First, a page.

In A quiet passion British director Terence Davies gives us a portrait of American poet Emily Dickinson. When we first see young Emily (then played by Emma Bell) she’s at a Christian boarding school. The stubborn Emily refuses to accept the school’s religious precepts. Her liberal-minded father (Keith Carradine) seems to take Emily’s unconventionality as a folly of youth. This is a way for Davies to say that Dickinson’s refusal to act and think outside of what was expected at the time, will color her life as well as her poetry. All her life, the unmarried Dickinson lived with the family at their home in Amherst, Massachusetts where most of the film is set. Throughout the film, religious zealots and moralists are being rightly ridiculed. There was no way that Emily would let her Aunt Elizabeth (Annette Badland), for instance, dictate what she should or should not say or think. As an adult, Emily (now played in a spectacular performance by Cynthia Nixon) befriends Vryling Wilder Buffum. Played by Catherine Bailey, it is a comic masterpiece of precision. With every flick of the fan, eye rolling insinuations and flirting stares, Vryling is very funny and entertaining to Emily and her sister Lavinia “Vinnie” (the marvellous understated Jennifer Ehle). A quiet passion is actually quite witty. There is joy and exaltation in Emily’s smiles, and laughter in her face and her eyes. But later in life she suffers terribly from the death of her parents. And she feels lonely and think of herself as ugly caused by a lifetime celibacy. She becomes a recluse, seldom leaving her room. The only thing she can rely on is her writing and her sister, also a celibate. Emily has screaming matches with Austin (Duncan Duff), her married brother, after she finds him in the living room with a married woman. Emily gets sick from Bright’s disease and her whole body is taken by terrifying, unstoppable tremors. Although Emily Dickinson wrote close to 1800 poems, fewer than a dozen were published during her lifetime. Because of Dickinson’s innovative use of punctuation and various styles and forms, she is now considered one of the most revered American poet. I remember hearing American composer Aaron Copland’s Twelve poems by Emily Dickinson, and now his use of sudden dissonant outbursts makes sense. Here we see Dickinson in the early scenes bursting with uncontrollable joy, or in later years as sorrows and pain filled her days and nights, being visited by depression and anger. It mirrors the exalted and impetuous nature of Dickinson’s poetry. In A quiet passion, Davies shows the family’s spending quiet evenings with only lamps to light up the living room. These were different times. Davies is not afraid to linger and let the silences create a reflective atmosphere. Those beautiful 360 degree pans of the rooms or, as a complete contrast, the walks in most the sunny and colourful gardens is the work of cinematographer Florian Hoffmeister. The cast is splendid. To name a few, Jennifer Ehle as Emily’s loving sister and Catherine Bailey as her best friend, form with Nixon a trio of unforgettable actresses. What I find most compelling is the respect for Dickinson from all involved. Cynthia Nixon’s complete commitment should be saluted at Oscar time. And let’s hope that the film and Terence Davies will also be remembered.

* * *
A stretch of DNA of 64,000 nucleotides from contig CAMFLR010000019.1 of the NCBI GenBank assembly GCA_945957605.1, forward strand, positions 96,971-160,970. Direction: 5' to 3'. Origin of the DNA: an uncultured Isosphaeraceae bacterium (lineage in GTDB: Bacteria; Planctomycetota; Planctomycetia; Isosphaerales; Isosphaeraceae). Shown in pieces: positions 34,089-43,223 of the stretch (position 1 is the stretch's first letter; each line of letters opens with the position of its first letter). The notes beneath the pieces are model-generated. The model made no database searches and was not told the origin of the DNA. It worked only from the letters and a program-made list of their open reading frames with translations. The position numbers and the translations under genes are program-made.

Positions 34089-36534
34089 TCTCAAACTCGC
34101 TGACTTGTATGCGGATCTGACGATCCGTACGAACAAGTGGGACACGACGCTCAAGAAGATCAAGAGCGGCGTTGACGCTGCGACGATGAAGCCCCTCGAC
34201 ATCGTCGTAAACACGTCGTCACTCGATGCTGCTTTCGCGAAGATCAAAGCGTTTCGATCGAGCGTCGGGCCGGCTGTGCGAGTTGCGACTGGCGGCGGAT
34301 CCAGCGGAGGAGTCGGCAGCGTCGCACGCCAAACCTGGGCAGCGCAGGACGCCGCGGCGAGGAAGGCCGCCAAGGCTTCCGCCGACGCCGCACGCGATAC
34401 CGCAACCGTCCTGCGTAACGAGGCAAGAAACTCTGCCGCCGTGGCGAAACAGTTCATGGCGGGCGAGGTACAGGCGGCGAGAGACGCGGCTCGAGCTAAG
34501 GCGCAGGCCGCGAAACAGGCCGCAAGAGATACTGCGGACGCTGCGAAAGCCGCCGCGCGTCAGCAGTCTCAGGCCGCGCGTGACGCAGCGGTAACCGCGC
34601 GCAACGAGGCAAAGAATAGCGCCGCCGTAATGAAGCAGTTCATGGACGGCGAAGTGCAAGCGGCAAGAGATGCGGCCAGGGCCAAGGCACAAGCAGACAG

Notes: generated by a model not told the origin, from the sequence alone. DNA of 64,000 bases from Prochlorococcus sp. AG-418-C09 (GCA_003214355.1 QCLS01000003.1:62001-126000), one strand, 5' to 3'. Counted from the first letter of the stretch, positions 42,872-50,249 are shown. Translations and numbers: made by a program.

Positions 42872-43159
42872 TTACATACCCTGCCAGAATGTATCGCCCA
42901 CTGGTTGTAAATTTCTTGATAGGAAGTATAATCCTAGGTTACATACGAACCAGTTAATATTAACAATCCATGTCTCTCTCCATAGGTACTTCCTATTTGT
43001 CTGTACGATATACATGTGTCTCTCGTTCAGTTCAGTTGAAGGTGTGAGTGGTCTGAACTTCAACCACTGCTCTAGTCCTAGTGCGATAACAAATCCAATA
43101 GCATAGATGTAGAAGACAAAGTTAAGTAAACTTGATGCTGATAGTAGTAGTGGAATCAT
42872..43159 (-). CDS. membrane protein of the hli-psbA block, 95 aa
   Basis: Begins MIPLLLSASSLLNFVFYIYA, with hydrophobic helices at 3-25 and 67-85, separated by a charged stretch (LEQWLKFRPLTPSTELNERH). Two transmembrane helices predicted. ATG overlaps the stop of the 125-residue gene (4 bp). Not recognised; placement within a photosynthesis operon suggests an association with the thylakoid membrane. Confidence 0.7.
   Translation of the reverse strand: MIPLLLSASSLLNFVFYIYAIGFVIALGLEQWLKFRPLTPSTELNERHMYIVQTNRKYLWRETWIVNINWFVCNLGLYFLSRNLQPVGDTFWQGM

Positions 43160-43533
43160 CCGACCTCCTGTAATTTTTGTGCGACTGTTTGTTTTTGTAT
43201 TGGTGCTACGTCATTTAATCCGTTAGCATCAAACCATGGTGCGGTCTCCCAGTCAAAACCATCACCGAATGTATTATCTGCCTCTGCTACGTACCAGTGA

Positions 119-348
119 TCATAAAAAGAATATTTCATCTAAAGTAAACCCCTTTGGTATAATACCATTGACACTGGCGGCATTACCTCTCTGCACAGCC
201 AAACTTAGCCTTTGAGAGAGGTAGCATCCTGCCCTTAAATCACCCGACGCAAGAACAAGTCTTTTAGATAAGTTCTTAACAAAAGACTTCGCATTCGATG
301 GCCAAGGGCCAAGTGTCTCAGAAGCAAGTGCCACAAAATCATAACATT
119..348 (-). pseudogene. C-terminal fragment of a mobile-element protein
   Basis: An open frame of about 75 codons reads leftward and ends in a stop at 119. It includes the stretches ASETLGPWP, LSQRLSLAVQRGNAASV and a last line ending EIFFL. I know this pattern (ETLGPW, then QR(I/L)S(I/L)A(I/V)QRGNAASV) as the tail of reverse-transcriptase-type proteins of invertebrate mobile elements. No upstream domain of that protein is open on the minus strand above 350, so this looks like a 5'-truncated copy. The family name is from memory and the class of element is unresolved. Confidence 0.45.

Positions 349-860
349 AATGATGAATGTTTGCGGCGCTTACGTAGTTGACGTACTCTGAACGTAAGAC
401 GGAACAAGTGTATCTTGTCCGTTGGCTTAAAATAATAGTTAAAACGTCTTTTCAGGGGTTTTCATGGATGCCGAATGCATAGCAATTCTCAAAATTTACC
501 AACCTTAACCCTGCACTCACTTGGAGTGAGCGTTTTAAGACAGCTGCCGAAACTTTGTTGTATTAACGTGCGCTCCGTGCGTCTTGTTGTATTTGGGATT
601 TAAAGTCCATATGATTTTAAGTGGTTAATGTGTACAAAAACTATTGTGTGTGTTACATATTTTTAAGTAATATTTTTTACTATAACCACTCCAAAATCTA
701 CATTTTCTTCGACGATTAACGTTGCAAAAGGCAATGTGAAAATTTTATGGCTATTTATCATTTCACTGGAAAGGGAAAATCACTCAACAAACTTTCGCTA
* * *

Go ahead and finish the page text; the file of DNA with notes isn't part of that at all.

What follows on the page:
Rémi-Serge Gratton